Friday, July 30, 2010

July "I Believe" Challenge - Day 28 & 29: Time & The Value of Work

Well, what do you know, I found a couple of topics ripe for combining - getting me ALMOST caught up in this challenge.  And furthermore, the reason I'm a bit behind relates to the topics.  So here we go.

The world I live in on a daily basis skews the concept of time and defines and prioritizes work in interesting ways.  We slot activities and chores into hours between work and sleep until we find ourselves running from one thing to another with no time for reflection and no room for feeling.  Time is money.  Time flies.  The early bird gets the worm.  We spend a large part of our days and weeks working, either at a job that brings in a paycheck or running a household and raising kids or both, and when we clock out we don't disconnect.  We stay accessible to troubleshoot, solve problems, make contact, plan and schedule.  For our kids, we define their work as school and sports and music and scouts and any other educational activity we can think of.  When we heat up and start to flame out, we reclaim a few hours "downtime" and make do and for the kids that downtime often means screen time of one sort or another.

My kids have had a fun summer.  One trip to West Texas to stay with grandma, 4 camps, one trip to Six Flags, a couple of waterpark adventures, bowling, ice skating, most of the new release movies, swimming, the aquarium, ice cream Sundae School, the arcade, Wicked, the circus, and the requisite back to school shopping.  And we've had more "do nothing" time this summer than usual.  That's sad to me.  Things have changed and they cannot leave on their bicycles in the morning and come home after dark full of non-parental adventures.  It just isn't safe.  And while I view most things from my childhood through a pretty realistic lens - I do idealize the long lazy summer days spent at leisure.  And for the first summer in 3 years, I have truly enjoyed some down time.  A few weeks of no obligations to school or job.  But come the end of August, all of that will change quickly.

The work we do carries weight and import.  I'm excited about venturing out into a new season in my life doing something I love and helping people along the way.  My children enjoy school.  My husband loves to be a techno-geek.  We find value and fulfillment in our work.  But when work consumes all our time, priorities need to be checked.  Because there is value to time spent as a family.  Value to time spent simply being.  Value to time used to play and laugh and create and feel.  Time to read.  Time to write.  Time to sit and breath.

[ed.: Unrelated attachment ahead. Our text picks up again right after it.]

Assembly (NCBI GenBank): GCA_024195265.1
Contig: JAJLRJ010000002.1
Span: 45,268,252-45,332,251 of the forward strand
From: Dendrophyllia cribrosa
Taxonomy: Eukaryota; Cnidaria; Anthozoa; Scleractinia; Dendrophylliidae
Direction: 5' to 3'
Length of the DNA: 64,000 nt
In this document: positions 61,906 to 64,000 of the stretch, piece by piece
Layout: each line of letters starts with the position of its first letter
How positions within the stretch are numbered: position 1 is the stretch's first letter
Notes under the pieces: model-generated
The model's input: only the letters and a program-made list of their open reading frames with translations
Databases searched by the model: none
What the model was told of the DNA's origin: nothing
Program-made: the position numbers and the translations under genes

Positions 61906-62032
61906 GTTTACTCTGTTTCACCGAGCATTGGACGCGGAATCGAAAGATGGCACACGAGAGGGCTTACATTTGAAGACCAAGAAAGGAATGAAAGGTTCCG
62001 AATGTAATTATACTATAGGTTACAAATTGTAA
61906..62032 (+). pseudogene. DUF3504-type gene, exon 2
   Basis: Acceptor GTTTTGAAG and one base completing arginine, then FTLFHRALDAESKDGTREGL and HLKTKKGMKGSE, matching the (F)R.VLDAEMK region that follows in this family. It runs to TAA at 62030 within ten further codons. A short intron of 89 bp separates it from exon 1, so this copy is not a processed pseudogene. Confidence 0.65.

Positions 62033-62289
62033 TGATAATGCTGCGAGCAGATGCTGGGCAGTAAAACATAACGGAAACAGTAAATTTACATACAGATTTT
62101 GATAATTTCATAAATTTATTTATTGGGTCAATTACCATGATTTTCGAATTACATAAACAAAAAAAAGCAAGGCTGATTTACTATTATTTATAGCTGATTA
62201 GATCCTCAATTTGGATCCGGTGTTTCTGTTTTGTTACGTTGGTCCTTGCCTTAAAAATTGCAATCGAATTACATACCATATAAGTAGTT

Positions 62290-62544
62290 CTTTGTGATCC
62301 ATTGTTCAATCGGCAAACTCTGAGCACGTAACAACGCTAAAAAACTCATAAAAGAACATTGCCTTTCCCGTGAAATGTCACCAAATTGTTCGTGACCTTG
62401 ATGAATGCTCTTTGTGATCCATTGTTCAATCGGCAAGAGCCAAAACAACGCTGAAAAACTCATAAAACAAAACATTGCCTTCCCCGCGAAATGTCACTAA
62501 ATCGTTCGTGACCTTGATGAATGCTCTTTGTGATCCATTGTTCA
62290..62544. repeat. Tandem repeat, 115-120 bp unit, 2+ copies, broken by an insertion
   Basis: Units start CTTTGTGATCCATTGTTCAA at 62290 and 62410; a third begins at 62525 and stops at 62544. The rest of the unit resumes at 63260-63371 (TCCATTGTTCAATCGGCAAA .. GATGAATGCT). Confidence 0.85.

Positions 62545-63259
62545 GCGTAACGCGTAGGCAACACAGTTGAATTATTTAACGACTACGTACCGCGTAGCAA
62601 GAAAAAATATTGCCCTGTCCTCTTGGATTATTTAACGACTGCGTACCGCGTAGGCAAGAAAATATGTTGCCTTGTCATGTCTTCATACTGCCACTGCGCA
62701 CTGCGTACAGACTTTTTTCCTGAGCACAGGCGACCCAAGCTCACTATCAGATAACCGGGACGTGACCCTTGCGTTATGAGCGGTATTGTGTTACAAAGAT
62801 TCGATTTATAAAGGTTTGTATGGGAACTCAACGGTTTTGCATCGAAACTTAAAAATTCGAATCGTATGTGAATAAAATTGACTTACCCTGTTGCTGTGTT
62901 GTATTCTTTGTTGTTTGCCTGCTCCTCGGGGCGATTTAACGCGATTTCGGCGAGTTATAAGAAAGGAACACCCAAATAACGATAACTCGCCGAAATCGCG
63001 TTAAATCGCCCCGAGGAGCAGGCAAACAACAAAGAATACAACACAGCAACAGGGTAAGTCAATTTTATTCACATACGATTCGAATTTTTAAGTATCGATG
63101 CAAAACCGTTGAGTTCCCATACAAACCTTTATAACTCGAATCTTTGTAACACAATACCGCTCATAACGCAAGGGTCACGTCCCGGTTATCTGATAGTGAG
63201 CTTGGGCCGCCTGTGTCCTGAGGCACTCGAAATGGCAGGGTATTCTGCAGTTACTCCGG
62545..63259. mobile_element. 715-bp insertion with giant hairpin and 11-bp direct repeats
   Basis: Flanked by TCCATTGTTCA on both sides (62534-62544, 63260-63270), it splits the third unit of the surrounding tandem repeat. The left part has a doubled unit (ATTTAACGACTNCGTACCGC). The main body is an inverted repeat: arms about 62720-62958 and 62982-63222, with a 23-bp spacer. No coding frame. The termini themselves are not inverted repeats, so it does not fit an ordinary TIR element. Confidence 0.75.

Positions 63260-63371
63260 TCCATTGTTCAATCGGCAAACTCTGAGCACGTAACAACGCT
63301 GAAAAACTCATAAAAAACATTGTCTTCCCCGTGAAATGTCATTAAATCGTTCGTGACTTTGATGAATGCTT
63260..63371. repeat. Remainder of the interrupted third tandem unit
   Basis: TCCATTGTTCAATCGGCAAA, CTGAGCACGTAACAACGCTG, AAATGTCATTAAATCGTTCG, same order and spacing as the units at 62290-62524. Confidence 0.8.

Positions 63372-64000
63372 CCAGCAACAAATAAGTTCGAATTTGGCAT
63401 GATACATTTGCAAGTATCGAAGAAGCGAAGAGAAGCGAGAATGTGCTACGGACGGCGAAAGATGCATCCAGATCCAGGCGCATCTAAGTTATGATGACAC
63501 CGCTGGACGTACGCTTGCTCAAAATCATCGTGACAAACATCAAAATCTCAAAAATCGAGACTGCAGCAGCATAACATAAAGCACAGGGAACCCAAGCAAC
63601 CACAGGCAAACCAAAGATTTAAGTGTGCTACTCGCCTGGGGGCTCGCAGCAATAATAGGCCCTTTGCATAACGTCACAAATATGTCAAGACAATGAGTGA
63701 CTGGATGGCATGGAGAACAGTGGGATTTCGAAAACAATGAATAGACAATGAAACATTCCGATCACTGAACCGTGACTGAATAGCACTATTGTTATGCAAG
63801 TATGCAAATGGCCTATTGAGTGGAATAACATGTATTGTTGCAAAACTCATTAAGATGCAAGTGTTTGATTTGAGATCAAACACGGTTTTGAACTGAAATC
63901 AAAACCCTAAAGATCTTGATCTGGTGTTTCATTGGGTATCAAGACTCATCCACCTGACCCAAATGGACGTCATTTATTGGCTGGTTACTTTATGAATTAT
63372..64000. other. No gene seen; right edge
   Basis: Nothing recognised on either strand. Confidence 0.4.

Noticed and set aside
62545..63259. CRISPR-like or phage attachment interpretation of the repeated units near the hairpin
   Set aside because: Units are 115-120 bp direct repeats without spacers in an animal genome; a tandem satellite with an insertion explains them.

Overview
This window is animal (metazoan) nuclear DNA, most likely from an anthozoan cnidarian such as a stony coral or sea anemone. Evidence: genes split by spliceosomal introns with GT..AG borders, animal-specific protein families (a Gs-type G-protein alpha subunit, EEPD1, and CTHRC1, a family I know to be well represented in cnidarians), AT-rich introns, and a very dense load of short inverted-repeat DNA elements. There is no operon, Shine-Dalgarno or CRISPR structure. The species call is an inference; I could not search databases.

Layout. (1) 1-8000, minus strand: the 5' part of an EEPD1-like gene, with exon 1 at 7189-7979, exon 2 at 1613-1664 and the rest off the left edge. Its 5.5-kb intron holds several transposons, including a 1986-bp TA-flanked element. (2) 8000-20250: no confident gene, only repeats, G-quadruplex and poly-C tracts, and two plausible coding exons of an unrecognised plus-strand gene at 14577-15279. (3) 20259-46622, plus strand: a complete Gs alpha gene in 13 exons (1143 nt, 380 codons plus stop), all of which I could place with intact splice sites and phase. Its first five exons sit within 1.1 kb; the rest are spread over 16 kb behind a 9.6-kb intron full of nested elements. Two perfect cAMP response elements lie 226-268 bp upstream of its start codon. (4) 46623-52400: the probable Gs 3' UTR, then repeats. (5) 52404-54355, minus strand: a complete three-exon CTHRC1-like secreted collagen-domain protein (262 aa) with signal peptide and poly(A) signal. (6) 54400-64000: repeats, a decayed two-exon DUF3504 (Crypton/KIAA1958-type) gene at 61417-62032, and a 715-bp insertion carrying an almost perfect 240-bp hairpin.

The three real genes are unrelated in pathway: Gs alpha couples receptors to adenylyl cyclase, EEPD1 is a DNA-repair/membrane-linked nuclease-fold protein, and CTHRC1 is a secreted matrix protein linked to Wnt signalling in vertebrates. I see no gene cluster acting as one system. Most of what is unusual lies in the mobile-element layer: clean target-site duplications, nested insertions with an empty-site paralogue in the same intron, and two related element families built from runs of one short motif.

It's easy to say we value these things.  But harder to actually commit the time.  I don't want to feel like I am missing out on a learning opportunity or a chance to advance.  I don't want my kids to feel like they are missing out on participating in something they might love or be talented at.  We watch our friends encourage their children to high levels of athletic and artistic endeavors that take tremendous dedication and time - they obviously value those activities - and we feel compelled to keep up with the Jones.  And we lose track of other things we value.

September and the start of school always marks the "new year" for me.  My internal calendar revolves around the rhythm of school bells.  The calendar already attests to the ease with which I fall into a schedule that prioritizes work - for the grownups and the kids.  So - besides work - here's a list of ten things I value highly - and my new year's resolution is to put my time where my mouth is - because the only way to truly value something is to invest some time.

I value:
1.  Rest
2.  Eating healthy
3.  Time together as a family
4.  Time alone
5.  Time with my spouse
6.  Friendship
7.  Writing
8.  Reflection
9.  Nature
10.  Creativity

Most of these things are not compatible with a packed schedule and constant running.  I have a color coded calendar.  I think I will add a special color for these things I value - as a visual reminder to slot out some time.

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